view project

Writer/director Sarah Doyle has some things for you to think about.

Her new play, Anaconda—inspired by a 2001 sexually charged bullying scandal at a posh Australian school—premiered tonight at the Hollywood Fringe. And in the tradition of art imitating life, Doyle sees a connection between what happened 10 years ago in Australia and our stateside Sandusky scandal currently at trial in Pennsylvania.

“I hope [the play] can prompt a conversation about all bullying and abuse,” Doyle says. “And how you make a decision when you decide to be a bystander….we are indicting everyone to help by speaking out if you see something.”

Doyle’s fictional tale was inspired by events at Sydney’s Trinity Grammar School, events labeled by Australian media as “one of Australia’s worst private school scandals.” The trial for the Trinity scandal resulted in four students plea-bargaining to lessor charges and two victims (who Doyle calls “survivors”) receiving out-of-court settlements.

The play’s premiere at Theatre of Note made national news down under earlier this month while still in rehearsals, opening old wounds and even prompting an unhappy student’s mother to email Doyle her disapproval for the play’s content.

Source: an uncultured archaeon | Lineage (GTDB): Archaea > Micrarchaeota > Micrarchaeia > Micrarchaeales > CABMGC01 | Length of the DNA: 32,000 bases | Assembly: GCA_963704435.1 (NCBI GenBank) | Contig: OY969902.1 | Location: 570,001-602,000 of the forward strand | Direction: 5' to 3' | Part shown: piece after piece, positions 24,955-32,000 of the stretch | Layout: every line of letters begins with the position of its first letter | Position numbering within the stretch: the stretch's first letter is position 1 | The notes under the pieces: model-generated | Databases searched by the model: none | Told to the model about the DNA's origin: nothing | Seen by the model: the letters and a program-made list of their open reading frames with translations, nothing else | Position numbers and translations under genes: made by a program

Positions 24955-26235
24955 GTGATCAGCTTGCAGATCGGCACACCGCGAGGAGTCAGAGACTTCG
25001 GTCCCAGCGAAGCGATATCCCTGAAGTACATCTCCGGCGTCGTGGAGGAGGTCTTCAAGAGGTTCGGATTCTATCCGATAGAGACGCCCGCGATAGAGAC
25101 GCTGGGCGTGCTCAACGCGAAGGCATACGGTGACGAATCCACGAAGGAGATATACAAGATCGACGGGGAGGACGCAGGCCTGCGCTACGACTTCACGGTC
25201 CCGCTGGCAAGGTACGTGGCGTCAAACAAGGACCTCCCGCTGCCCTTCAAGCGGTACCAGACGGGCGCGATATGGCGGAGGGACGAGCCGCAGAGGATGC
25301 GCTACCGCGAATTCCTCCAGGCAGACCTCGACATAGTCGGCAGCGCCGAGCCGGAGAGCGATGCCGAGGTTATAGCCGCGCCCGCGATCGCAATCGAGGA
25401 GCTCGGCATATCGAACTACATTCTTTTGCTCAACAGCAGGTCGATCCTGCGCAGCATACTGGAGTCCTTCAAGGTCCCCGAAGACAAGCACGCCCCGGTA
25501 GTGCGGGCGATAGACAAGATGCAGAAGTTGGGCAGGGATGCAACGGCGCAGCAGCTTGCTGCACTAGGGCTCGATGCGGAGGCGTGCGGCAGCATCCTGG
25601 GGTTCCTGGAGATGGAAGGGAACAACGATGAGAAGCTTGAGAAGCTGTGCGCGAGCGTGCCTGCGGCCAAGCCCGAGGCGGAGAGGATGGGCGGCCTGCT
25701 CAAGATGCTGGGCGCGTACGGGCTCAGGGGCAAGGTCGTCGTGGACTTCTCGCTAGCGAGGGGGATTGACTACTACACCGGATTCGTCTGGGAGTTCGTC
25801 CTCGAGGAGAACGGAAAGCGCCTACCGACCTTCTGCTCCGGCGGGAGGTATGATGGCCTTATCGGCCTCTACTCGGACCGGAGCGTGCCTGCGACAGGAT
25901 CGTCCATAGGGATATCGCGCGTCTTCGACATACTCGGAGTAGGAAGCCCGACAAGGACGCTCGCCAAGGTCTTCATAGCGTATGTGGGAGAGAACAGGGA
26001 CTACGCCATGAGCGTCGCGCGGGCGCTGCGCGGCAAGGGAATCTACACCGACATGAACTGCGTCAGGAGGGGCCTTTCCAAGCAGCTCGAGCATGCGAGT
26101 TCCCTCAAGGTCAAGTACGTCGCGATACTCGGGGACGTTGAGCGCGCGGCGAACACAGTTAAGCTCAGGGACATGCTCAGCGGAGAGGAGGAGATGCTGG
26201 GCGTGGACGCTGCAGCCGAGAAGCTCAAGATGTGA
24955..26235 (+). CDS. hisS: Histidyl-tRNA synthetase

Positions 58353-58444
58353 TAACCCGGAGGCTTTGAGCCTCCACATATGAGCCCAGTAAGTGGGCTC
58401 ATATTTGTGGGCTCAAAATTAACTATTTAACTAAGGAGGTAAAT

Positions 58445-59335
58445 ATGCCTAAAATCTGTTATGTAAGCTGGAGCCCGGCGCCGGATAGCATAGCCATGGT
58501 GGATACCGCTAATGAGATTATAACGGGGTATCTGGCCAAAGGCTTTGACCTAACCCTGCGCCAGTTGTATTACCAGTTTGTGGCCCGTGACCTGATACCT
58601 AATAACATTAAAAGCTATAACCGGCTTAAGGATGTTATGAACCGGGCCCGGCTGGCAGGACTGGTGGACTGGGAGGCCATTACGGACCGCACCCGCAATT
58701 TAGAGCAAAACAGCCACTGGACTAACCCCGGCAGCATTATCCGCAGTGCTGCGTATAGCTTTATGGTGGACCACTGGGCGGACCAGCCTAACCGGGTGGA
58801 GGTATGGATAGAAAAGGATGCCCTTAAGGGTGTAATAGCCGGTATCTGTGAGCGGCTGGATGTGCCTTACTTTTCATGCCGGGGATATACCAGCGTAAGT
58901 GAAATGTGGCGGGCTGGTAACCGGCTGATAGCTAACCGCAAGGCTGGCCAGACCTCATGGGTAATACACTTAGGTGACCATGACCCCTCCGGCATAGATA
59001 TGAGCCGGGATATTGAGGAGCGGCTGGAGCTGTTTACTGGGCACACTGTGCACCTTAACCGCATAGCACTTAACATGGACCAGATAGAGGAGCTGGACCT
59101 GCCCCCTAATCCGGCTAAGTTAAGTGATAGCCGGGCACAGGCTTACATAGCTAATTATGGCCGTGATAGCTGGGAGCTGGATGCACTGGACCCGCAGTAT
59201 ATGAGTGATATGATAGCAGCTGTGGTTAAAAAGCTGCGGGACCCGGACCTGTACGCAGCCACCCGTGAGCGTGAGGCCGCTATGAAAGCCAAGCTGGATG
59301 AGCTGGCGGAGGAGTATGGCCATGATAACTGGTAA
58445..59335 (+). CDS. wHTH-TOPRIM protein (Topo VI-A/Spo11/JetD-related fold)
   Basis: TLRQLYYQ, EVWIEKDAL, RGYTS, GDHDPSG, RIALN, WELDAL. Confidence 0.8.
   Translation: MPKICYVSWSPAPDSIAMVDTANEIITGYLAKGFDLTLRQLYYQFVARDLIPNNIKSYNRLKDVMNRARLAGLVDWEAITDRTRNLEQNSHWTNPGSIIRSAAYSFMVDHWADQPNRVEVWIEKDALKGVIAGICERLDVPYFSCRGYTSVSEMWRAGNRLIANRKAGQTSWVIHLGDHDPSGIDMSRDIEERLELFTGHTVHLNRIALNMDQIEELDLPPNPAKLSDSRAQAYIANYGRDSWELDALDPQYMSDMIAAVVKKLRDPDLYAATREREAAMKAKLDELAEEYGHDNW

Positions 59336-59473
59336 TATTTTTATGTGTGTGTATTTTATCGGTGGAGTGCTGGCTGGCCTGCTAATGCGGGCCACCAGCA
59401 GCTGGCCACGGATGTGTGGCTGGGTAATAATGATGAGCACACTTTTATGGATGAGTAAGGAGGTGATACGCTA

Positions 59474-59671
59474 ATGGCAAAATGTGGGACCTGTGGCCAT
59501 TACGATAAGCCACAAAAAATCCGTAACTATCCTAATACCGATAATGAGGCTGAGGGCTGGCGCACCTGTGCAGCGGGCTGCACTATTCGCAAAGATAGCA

“I think I might be making some enemies in Australia with this one,” Doyle says with a sigh. But that’s not enough to stop her greater message of learning from the past. There are even plans to take the show to Australia after its run at the Fringe.

Doyle placed Anaconda’s story in New York City and admits she is primarily an artist in her approach to the material. But she has done her research, including interviews with people who were at the Australian school when the true events took place. And, like Sandusky, there were accusations of cover-ups, ample fingers pointed and a larger, close-knit community rattled to its core.

“The entire situation poses an interesting question,” Doyle says of the all-male students at the center of the scandal. “How accountable can you really be at 16?”

As Doyle’s third annual offering at the Hollywood Fringe (Shiny White Diamonds, 2010 and Feeling Feeling, 2011), the Aussie seems content as an international playwright living in Los Angeles. While the plot lines of Anaconda may prove a bit rough for younger audiences, she hopes the universality of its message reaches those who may need to see it most…even if they are fourteen or fifteen years old

“There seems to be a bit of a sexual revolution happening among us,” she explains. “But it seems these boys would banish bisexuality—or if it comes out it is only through violence….We’re still stuck in this trap of what it means to be a man.”

We Americans love a good controversy. What’s all the fuss about? You may have to see for yourself.

Running Time: 55 minutes Tickets: $12